"That is why we need people who suffered damages in the recent event to notify us of the damages," Husband said. "The more damage claims we have, the better our chances of receiving assistance."

Meanwhile, Mayor Ann Bradshaw told The Brazil Times the bid for work to repair the collapsed portion of a Pogues Run underground drainage tunnel that runs under John Street has not been approved at this time. However, the city has spoken with Knust Excavating, Brazil, and has received a bid from them, along with one other company, which will be reviewed during Thursday's meeting of the Brazil Board of Public Works and Safety.


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Look, this thing first reared it's ugly head in August of 1993 when we had 11" overnight. How come almost 20 years later, nothing has been done?

-- Posted by Conservative Dad on Tue, Apr 26, 2011, at 9:04 PM

What happened to the "40-acre" holding pond that was supposed to have been developed? This was mentioned as a partial solution in 1993 and a pre-requisite in the state re-doing US 40 through Brazil.

The city has been neglectful in their inactions over the last 18 years, and I'm considering all my options at this time.

-- Posted by ClayCountyGuy on Wed, Apr 27, 2011, at 7:24 AM

It's really disheartening. I just finished remodeling the house," Prewitt said. "I talked with neighbors before I bought this house. And while everyone told me about the flooding in this area in 2008, they believed, and me too, that it wouldn't happen again." Why would you buy a house that has been known to flood and then blame someone else because it flooded again. Why is it people never want to take responsibility for their own choices but want to blame others-blame the city? I guess we live in a society where we are told to blame everyone else for everything.

-- Posted by hoosierhick on Wed, Apr 27, 2011, at 9:37 AM

hoosierhick,

The city is to blame...read the Federal Clean Water Act. And even if there weren't Federal Laws, they've known since 1993, and I suspect before that, that their waste water management plan was sorely lacking, and the result of their selective negligence hurts those who bought homes who DID NOT know that flooding was a problem.

I still sympathize with the subject of the article, because even though he knew prior to the purchase of his home, the city has told us time and again that these events are "freak" storms. I was told by Mayor Crabb after the 1993 storm that not only was it a 100-year storm, but it was more like a 500-year storm. Then after 2008, again I heard the term 100-year storm. Now here we are again in 2011.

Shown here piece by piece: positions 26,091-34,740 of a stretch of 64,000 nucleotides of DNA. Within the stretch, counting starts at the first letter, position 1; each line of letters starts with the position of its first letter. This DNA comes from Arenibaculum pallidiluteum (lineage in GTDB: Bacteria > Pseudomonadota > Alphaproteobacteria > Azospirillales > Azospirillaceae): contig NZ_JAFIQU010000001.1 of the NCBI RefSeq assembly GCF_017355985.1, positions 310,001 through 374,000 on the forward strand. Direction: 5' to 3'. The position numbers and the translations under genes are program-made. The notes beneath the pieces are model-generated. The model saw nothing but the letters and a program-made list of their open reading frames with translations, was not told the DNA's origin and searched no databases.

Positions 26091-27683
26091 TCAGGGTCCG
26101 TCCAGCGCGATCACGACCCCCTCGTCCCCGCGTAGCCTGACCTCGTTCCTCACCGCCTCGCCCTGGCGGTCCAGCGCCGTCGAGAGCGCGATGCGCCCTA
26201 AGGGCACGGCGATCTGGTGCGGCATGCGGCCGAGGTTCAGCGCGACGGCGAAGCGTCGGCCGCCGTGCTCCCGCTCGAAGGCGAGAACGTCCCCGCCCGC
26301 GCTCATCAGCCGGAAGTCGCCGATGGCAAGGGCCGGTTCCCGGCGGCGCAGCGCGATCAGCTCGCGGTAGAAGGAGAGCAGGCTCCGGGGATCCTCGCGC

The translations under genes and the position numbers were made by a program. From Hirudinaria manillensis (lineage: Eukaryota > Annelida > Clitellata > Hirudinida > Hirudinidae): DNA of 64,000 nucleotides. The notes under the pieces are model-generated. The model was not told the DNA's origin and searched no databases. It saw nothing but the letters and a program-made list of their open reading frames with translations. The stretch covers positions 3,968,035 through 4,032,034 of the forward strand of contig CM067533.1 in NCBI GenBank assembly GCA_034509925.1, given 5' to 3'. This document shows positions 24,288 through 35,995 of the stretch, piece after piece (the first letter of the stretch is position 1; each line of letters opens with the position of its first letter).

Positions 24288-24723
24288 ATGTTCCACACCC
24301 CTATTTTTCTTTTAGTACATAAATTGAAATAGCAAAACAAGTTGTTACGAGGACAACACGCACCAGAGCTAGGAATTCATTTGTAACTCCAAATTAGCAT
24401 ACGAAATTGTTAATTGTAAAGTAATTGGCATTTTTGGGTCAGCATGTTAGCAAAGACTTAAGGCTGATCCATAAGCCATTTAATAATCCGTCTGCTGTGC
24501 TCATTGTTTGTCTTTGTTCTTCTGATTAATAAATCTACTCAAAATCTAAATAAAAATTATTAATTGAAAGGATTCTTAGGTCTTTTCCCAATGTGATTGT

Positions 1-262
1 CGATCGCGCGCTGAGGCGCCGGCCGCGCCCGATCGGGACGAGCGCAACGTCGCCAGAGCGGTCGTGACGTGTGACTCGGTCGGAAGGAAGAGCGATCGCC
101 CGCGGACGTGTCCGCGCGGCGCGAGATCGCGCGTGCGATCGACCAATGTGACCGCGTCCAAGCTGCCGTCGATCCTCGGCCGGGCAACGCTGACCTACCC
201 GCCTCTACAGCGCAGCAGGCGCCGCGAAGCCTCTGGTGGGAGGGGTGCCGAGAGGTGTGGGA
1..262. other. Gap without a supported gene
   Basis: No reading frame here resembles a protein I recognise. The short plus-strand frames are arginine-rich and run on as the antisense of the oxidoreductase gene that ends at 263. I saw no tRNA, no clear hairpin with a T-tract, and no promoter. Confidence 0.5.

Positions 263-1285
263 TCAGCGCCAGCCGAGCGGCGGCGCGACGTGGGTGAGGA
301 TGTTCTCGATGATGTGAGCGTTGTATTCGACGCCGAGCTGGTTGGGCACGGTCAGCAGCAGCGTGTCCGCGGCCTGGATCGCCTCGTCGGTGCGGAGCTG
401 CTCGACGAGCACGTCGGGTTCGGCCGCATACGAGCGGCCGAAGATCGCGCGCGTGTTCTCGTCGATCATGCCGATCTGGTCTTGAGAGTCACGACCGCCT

If the city has no desire to make the improvements they promised us in 1993, then they need to buy all of us out and tear down all of these homes and not allow anymore to be built in those areas. If they don't, there are other means that us homeowners have that have been previously shunned that may no longer be. Again, we are talking about the city's legal responsibility. I guess they need to be reminded of this once again, but in a stronger fashion.

-- Posted by ClayCountyGuy on Wed, Apr 27, 2011, at 12:25 PM

ClayCountyGuy - I believe the Federal Clean Water Act has to do with EPA requirements NOT flooding. Also the TERM 100 year flood DOES NOT mean there WON'T BE A FLOOD for 100 years but it is a phrase that means a flood has a 1% change of occurring in any given year. Buildings built in these areas should be purchasing Flood Insurance.

-- Posted by hoosierhick on Wed, Apr 27, 2011, at 4:11 PM

To Hoosierhick,

I believe that Mr. Prewitt meant that after all of that like everybody else in this town.Were suppose to believe that they(the city officials)would of done something like "Oh lesee thier jobs"! He is a good hearted person that was raised to believe that people are only as good as thier word. What was he thinking? Sure glad that wasn't you or your family trying to start all over again. Because someone maybe so petty to twist what a man is saying. Some people are just wired wrong. As Ron White says..Next time you get an ideal